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Teaching veterans to be mental health workers

A program at Newton’s Massachusetts School of Professional Psychology looks to train military men and women to become therapists who can help other vets.

 THE DRILL SERGEANT flipped on a television at the front of the warehouse-like room that was home to Trey Tippens and dozens of other Army recruits during basic training in March 2003. The news footage showed a shower of bombs over Baghdad at the start of the US invasion. Many in the room would be headed there after training, the drill sergeant told them. “We just kind of sat there in silence,” Tippens remembers. In the days that followed, a group of soldiers gathered occasionally in a back stairwell to read Scripture. Often the group asked Tippens, the son of a Methodist minister from Virginia, to end the meeting with a prayer. Channeling his father, Tippens became an unofficial chaplain. “When you join the service, you don’t think you’re going to be leading prayer groups,” he says. “It seems that’s what everyone wanted. Everybody kind of needed that.”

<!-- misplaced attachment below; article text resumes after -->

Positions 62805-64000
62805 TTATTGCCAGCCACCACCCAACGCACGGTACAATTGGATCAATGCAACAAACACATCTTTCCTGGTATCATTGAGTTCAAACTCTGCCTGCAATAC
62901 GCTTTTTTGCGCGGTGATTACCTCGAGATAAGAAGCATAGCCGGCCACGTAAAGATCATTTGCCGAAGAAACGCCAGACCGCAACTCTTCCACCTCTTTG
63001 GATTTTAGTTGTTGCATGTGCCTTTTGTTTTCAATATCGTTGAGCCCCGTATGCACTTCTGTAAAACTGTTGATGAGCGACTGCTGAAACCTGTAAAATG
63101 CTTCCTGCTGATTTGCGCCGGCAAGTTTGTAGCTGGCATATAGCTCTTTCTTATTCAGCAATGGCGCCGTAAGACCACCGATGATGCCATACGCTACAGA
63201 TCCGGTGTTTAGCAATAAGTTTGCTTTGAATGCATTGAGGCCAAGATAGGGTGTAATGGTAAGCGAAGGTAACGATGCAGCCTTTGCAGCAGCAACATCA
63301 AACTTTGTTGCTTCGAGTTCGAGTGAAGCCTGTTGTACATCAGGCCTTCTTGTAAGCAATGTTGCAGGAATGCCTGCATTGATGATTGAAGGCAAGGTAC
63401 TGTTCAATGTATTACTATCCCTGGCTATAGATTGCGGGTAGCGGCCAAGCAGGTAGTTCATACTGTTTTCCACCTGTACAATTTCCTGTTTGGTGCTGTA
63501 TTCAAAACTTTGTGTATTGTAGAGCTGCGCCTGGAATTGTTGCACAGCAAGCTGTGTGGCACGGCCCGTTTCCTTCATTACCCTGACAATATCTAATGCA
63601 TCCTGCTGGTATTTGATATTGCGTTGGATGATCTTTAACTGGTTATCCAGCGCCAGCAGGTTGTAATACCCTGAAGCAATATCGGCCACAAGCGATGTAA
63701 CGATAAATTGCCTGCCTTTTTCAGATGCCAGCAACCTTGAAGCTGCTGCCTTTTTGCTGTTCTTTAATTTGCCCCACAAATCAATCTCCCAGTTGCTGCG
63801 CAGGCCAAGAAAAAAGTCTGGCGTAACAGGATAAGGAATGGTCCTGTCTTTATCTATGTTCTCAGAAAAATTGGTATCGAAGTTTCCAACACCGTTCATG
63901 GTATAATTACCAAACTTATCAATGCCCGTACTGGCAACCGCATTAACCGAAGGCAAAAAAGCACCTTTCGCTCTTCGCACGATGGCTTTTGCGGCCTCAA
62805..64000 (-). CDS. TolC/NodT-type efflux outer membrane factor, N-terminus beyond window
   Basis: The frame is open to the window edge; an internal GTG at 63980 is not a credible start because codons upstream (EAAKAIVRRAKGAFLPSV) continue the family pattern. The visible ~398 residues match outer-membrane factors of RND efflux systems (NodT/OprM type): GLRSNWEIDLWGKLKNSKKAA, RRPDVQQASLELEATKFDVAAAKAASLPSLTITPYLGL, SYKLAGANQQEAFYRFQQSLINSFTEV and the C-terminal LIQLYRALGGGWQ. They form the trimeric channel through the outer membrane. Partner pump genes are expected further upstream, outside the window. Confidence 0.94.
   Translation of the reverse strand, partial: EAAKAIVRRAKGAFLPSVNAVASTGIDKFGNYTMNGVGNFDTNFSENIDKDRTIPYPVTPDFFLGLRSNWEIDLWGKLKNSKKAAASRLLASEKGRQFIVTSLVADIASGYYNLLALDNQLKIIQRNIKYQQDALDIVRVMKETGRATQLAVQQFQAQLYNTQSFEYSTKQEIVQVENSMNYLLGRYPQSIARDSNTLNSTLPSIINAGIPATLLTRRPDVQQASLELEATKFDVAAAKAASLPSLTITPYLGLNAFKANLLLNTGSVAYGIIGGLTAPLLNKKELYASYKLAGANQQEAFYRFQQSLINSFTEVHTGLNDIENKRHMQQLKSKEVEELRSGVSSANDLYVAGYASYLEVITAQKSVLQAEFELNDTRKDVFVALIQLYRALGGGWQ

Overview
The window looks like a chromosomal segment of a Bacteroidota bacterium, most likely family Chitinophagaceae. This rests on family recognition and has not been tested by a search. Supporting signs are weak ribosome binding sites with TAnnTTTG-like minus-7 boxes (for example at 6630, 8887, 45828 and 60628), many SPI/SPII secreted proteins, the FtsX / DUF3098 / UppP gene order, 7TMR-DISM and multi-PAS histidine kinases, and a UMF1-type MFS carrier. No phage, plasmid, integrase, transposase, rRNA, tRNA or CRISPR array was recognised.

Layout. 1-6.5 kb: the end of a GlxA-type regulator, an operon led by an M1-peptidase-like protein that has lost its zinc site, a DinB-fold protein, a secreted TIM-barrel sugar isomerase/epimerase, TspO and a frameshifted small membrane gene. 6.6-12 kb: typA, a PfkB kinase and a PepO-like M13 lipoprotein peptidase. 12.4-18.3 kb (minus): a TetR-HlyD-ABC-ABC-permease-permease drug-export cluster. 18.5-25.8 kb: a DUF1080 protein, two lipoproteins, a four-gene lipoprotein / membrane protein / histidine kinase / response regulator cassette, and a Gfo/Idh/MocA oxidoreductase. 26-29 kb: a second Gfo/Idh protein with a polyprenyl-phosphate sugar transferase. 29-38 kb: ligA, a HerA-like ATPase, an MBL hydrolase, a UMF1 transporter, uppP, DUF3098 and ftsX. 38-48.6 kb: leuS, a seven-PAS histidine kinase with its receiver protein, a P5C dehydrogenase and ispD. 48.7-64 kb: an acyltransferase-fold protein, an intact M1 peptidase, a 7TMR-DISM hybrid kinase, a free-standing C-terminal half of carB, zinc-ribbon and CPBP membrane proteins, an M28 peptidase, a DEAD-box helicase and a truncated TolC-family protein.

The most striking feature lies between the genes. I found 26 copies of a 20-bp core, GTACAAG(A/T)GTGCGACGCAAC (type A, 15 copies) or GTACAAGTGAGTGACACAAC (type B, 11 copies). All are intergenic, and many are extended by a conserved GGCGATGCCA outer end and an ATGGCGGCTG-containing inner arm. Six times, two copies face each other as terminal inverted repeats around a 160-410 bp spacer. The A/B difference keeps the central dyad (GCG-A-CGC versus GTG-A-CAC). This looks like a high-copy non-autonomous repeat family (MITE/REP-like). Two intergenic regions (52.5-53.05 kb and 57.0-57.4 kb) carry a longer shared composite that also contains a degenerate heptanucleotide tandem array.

Tippens deployed to Korea for most of his three-year enlistment. As friends from those first days in the Army returned from tours in Iraq, Tippens saw changes in some — nightmares and anxiety, signs of stress, things that couldn’t be fixed by a prayer group. “I saw there was a need that wasn’t being met, and I couldn’t fill it,” he says. Tippens left active duty in 2006 for school. Now the 33-year-old Marlborough resident is a fourth-year doctoral candidate at the Massachusetts School of Professional Psychology and coordinator of a program aimed at encouraging more people like him — those who know the structure, culture, and potential consequences of military service from personal experience — to choose a mental health career. “Veterans treating veterans. I may be biased,” Tippens says, sitting in the lunchroom of the school’s new building in Newton, “but that’s probably the ideal situation.”

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